HOPE Plants a Seed for the Future

Setting the Foundation for the Planters

The Project HOPE garden at the Lincoln School Teen Center is off to a great start, thanks to students and community volunteers who showed up this past Saturday, November 17, to prepare the site for the next growing season.  

Everybody Gets the Chance to Contribute

Almost two acres of land is available for use and expansion, just north and on the corner, across the street from the school on North 10th Street.  The site had held two house trailers used as offices until the Lincoln School was closed two years ago.  The property remained with the school district after the trailers had been sold and was viewed as a potential garden site shortly after the Teen Center moved into the vacant Lincoln premises.  Board members recognized the potential of the empty lot, and started discussing some of their options even before the Lincoln School was officially opened for the school year. 

“We’re starting out small with local donations of materials,” explained Teen Center director, Lori Hammer on Saturday.  She added, “But we’re excited about the potential of what the site can do for the students and for the neighborhood in the long run.”  The property was cleared and leveled, making way for a mound of large, chair-sized rocks which can be used to landscape the grounds.  Curved, modular compartments about 10 feet long and 2 feet wide were filled with soil and several were centered on the grounds and will be used for planting in May, according to Emily Neischburg of LiveWell, a Project HOPE board member.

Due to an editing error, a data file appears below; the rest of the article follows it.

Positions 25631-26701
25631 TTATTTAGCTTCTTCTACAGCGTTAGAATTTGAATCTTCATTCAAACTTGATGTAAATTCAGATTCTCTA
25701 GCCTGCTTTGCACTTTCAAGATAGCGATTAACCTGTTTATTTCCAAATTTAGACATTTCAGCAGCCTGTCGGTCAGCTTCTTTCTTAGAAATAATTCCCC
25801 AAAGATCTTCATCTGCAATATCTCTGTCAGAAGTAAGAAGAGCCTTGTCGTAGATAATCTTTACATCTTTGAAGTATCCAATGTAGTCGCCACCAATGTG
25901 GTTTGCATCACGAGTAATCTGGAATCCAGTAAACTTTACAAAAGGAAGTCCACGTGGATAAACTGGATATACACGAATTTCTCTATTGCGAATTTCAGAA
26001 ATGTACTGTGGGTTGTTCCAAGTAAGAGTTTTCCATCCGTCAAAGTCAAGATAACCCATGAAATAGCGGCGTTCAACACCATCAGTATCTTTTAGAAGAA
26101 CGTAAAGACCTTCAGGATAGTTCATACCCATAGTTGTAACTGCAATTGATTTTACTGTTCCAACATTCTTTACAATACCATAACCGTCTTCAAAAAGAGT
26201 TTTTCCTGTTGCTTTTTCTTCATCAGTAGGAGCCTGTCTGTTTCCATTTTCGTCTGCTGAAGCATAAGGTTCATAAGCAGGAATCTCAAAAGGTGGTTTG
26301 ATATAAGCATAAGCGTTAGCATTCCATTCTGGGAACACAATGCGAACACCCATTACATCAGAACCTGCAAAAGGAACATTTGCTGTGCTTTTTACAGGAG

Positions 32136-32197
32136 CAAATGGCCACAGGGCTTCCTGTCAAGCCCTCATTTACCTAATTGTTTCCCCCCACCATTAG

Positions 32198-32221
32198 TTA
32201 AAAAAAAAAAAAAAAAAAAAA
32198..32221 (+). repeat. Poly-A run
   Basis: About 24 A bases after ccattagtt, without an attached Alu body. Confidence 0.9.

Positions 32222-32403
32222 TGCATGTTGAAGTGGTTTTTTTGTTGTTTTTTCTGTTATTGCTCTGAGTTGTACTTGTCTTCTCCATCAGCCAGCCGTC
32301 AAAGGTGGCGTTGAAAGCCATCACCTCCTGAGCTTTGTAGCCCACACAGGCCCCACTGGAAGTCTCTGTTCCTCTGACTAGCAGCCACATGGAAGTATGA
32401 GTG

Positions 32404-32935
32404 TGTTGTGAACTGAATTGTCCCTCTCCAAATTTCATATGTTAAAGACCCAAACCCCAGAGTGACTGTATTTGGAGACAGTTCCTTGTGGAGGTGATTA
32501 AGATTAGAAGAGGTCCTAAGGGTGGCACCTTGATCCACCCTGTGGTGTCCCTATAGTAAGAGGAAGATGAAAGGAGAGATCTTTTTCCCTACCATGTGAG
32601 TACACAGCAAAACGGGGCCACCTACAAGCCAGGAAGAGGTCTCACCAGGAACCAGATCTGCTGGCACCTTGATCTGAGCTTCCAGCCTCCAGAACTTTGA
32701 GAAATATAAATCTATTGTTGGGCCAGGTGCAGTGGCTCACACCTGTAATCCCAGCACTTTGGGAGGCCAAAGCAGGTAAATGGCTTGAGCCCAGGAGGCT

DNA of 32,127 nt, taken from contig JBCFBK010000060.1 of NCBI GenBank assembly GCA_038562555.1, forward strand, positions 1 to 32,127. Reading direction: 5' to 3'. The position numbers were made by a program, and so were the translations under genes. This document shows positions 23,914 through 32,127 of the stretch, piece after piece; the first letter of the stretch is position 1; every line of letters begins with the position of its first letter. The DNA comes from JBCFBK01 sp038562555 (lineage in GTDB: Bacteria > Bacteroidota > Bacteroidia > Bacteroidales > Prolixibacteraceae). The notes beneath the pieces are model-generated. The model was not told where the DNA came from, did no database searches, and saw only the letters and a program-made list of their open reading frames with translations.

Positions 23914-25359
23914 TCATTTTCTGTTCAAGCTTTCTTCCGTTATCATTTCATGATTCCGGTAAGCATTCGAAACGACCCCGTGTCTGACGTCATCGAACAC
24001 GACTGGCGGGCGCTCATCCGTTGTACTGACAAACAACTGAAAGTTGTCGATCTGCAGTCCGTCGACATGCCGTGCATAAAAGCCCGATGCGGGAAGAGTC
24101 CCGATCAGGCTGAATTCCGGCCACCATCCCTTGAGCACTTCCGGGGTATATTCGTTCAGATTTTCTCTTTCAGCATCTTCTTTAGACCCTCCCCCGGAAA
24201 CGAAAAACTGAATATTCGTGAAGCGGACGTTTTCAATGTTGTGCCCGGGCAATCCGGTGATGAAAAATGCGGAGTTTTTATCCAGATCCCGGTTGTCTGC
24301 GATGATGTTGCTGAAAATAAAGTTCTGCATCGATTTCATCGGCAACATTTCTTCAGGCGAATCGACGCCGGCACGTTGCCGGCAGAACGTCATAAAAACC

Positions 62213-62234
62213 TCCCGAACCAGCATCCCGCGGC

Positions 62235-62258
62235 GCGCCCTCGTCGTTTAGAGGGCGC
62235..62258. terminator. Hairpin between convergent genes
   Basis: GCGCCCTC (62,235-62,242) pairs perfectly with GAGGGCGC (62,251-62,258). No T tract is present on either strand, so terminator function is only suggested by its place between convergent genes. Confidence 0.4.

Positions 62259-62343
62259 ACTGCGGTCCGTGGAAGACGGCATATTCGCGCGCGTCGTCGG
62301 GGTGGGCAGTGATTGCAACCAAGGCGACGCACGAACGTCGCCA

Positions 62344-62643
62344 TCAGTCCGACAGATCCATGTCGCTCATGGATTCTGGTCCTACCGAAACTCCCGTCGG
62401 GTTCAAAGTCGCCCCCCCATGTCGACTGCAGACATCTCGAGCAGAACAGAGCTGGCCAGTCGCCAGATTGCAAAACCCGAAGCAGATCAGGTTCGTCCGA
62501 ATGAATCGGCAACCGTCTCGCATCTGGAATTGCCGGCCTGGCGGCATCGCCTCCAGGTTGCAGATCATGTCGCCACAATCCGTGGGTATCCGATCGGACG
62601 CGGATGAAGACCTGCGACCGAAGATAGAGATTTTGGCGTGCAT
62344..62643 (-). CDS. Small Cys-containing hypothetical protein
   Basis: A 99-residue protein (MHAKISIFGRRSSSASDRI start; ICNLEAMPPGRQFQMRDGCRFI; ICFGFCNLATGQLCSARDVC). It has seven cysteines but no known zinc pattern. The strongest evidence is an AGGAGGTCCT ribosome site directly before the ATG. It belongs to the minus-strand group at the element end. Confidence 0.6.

Assembling Some Art Decorations for the Garden

“We’ll start applying for some local donations and grants which will help fund the garden project,” she said.  “There’s a nation-wide academic course, called Master Gardener and some interested students can qualify for the Junior Master Gardner program,” Nieschburg added.   

Adding Up Some More Dirt into the Planters

Hammer voiced a tentative outline for the months ahead, “This will be a great opportunity for the local community and neighborhood to buy in to and mark off a site for their own crops if they want.  They can just contact us at the school on how to begin.”  She said, “There’s no fence going up around the garden, we hope people will understand that this is for the students and themselves.  A lot of good things will come from this in the future,” Hammer added.

By Russ Baldwin

Filed Under: AgricultureCitycommunityEducationEnergyEventsFeaturedHealthLamarProwers CountyRecreationSchoolYouth


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